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Update (1:30 p.m.): Gov. Kevin Stitt announced he has requested a federal disaster declaration.

“Yesterday President Biden pledged the federal government’s support for Oklahoma when we spoke by phone,” Stitt said in a statement Wednesday. “I am now urging the President and his administration to act quickly and deliver on our request to help Oklahomans recover from this historic storm.”

“The combination of nearly two weeks of record-breaking low temperatures, heavy snow, and freezing rain has had significant impacts on communities across the state,” said Oklahoma Department of Emergency Management and Homeland Security Director Mark Gower. 

If approved, the disaster declaration would allow for reimbursement to cities, counties and tribes for costs of eligible emergency protective measures related to mass care and sheltering operations through FEMA’s public assistance program. It would also authorize federal resources to assist state and local governments as they continue to respond to the widespread winter weather event, according to a state news release. 

Snowfall in Tulsa was measured at 5.1 inches from Tuesday night's storm, according to National Weather Service reports.

Update (10 a.m.): Snowfall reports: Okmulgee, 5 inches; Owasso, 2.3 inches; Broken Arrow, 3 inches; Hominy, 6 inches; Bartlesville, 4 inches; Miami, 3.5 inches; Drumright, 3.5 inches; Muskogee, 2.8 inches. Source: National Weather Service Tulsa local storm reports

Update (6 a.m.): A winter storm warning is in effect through 6 p.m. Wednesday, with 1-2 inches of snow still forecast to fall in some spots of Tulsa and areas to the north.

According to the National Weather Service, Tulsa recorded 4.4 inches overnight. 

City crews have 124 water line breaks listed early Wednesday, which can also affect road conditions for drivers running into freezing leaks.


A winter storm that arrived Tuesday evening in Tulsa, bringing even more snow to the area, will continue to make travel difficult amid days of freezing temperatures and dangerous wind chills.

However, a forecaster said, “this storm won’t be as bad” as the last one, which hit just days ago.

Between snowstorms, the bitter cold continued, with temperatures well below freezing hampering efforts to fight a massive fire at a business in the Pearl District on Tuesday afternoon and evening.

The new snowstorm, which arrived around 8 p.m. Tuesday, was expected to add 4-6 inches of snow to the accumulation from a storm Sunday and Monday.

A winter storm warning went into effect Tuesday at 4 p.m. and will remain in effect until 6 a.m. Thursday for Tulsa and much of the state, as the storm slowly pushes through the area, forecasters said.

The first of the new snow was expected to fall Tuesday evening and into Wednesday morning. Mike Teague, a forecaster at the National Weather Service in Tulsa, said the snow should taper off around 10 a.m. Wednesday and that Tulsa should not see much more after that.

Sunday and Monday’s storm had strong winds that added blowing and drifting snow dangers to driving conditions, but Teague said this storm will have winds of only up to 10 mph.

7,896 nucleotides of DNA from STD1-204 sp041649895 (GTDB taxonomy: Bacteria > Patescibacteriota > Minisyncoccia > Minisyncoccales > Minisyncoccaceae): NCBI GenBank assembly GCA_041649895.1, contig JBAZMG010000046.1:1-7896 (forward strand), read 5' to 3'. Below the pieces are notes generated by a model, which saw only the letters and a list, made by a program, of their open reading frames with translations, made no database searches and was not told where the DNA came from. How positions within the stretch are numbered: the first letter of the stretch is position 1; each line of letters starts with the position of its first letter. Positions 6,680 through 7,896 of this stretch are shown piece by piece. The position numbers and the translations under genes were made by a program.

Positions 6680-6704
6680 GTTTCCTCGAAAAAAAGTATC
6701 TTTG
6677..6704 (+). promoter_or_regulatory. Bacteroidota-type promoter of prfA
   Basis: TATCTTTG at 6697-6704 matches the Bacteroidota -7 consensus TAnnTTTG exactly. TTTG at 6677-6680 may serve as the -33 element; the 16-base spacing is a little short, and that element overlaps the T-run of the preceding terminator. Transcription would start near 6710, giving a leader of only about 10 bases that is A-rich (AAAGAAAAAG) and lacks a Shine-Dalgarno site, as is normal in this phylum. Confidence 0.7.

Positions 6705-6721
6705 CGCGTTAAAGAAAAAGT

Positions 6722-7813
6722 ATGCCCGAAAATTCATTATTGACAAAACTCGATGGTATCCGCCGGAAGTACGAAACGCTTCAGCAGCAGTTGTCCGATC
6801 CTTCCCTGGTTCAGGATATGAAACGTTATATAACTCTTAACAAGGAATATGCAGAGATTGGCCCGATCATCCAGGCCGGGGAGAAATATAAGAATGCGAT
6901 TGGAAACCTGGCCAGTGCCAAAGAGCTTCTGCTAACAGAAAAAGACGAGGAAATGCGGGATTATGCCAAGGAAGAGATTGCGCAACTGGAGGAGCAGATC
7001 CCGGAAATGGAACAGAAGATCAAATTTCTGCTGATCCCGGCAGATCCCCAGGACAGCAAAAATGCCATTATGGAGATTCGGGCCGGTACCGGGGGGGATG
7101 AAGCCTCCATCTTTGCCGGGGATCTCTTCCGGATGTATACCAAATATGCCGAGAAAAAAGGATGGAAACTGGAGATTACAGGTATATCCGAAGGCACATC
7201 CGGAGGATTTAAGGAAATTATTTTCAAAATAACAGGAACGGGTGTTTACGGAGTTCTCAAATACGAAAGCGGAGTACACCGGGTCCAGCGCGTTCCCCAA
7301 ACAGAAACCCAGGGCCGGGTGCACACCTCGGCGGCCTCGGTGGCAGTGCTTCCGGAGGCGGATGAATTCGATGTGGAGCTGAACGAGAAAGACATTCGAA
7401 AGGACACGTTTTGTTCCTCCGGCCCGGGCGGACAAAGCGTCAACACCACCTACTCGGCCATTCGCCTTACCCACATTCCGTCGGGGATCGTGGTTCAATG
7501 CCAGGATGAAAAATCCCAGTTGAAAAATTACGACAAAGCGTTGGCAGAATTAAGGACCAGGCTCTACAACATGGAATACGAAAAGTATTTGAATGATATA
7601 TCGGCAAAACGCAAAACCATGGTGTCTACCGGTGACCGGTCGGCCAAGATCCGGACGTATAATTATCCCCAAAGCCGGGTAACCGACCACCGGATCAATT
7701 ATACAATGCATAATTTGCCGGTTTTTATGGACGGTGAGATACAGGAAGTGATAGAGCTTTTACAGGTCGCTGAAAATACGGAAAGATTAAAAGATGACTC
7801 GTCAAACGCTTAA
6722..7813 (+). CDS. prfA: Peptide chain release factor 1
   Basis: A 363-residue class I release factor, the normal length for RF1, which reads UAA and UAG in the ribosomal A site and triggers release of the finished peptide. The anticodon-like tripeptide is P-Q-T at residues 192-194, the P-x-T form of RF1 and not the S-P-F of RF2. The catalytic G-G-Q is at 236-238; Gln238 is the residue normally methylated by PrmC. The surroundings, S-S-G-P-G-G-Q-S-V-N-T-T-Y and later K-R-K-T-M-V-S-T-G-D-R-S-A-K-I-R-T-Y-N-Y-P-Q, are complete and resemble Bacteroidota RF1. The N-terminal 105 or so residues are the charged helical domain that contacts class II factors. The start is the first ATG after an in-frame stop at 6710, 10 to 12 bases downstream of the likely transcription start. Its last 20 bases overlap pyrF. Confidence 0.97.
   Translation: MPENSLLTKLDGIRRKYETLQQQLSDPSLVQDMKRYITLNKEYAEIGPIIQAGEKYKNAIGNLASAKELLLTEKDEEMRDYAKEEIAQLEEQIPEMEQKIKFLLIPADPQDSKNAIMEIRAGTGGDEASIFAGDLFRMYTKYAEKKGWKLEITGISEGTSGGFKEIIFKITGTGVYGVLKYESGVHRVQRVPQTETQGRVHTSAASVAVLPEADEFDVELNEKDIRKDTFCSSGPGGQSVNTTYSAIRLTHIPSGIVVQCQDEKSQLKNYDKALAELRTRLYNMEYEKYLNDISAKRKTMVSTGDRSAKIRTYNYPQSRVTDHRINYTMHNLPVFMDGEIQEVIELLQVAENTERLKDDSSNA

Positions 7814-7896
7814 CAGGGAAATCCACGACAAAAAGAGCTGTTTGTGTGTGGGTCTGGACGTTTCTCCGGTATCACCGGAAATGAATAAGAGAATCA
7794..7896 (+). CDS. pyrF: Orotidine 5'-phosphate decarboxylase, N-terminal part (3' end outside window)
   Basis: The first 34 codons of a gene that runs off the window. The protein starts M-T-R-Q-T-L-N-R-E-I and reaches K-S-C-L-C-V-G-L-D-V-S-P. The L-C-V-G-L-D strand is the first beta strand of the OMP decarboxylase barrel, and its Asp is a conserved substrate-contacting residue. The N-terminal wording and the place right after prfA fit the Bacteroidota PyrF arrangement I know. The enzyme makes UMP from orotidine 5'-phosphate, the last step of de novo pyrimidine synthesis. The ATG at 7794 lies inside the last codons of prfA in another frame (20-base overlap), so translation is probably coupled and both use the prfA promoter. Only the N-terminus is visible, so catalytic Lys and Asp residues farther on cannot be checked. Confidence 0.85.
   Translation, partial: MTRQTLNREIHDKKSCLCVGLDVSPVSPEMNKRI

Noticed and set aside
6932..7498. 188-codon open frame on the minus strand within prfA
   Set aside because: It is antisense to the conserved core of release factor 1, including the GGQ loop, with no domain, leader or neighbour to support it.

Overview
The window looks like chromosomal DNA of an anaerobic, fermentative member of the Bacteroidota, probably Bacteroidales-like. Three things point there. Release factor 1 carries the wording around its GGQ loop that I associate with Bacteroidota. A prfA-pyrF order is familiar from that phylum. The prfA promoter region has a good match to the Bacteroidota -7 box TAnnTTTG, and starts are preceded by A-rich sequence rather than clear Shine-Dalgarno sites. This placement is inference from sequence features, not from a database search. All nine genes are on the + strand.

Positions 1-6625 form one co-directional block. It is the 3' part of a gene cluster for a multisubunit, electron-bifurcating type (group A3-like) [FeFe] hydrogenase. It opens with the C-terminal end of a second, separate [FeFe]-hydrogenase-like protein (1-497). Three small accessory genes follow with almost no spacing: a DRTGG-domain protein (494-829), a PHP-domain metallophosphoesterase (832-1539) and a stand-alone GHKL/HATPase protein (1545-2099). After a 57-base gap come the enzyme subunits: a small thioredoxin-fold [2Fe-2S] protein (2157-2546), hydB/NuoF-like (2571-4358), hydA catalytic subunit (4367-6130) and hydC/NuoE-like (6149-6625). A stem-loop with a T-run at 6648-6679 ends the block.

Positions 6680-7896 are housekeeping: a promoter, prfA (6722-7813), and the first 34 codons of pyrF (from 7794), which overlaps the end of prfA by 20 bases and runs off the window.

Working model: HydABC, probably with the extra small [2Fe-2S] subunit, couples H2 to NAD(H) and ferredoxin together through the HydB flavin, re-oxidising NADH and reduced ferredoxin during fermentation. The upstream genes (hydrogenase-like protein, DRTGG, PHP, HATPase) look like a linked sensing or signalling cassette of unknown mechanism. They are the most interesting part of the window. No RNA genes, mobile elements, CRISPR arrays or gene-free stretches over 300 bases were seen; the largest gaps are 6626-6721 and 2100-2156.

“Anytime you get this amount of snow, there will be road dangers, but this storm won’t be as bad as the other one,” Teague said.

The Oklahoma Department of Transportation said sunlight and clear conditions between storms Tuesday benefited highways across the state, and many were reported to have at least one clear lane of travel.

The Tulsa area’s highways are “mostly clear,” according to ODOT, though travel is discouraged as slick spots remain.

“This next snowfall event is expected to worsen travel conditions in much of the state beginning this afternoon and later this evening,” ODOT said in a statement Tuesday. “Snow-packed and slick highways and interstates are reported in all counties except Cimarron, Texas and Beaver counties” in the Oklahoma Panhandle.

According to the Oklahoma Department of Emergency Management, the Oklahoma Highway Patrol has responded to 152 noninjury collisions, 53 injury collisions and 572 motorist assists since Sunday.

The Oklahoma State Department of Health reported that area hospitals had treated 25 people with transportation-related injuries since Sunday.

They also have had 190 slip or fall injuries reported since Sunday.

EMSA reported Tuesday that its medics have responded to four cold-exposure calls in the Tulsa area and said the agency is still “very concerned” about cold-exposure and hypothermia calls because of freezing temperatures.

According to the National Weather Service, the below-zero wind chills are gone, but temperatures will still be below freezing until Friday or Saturday.

Wednesday’s low is expected to be 10 degrees, with Thursday’s high 22 degrees and a low of 5 degrees, forecasters said.

“We may finally warm above freezing briefly by Friday afternoon in some locations, and definitely by Saturday afternoon, breaking what will most likely go down as the second longest streak of time spent below freezing on record,” said Michael Bowlan, a meteorologist at the National Weather Service in Tulsa.

“Early next week could see highs jump back above normal for a change, which will be welcome relief after what has been a bitterly cold stretch around here.”


Three alarm fire next to Marshall Brewing Co.

Gallery: Tulsa’s winter weather from above


Gallery: Another round of snow falls on Tulsa Tuesday night

This article originally ran on tulsaworld.com.

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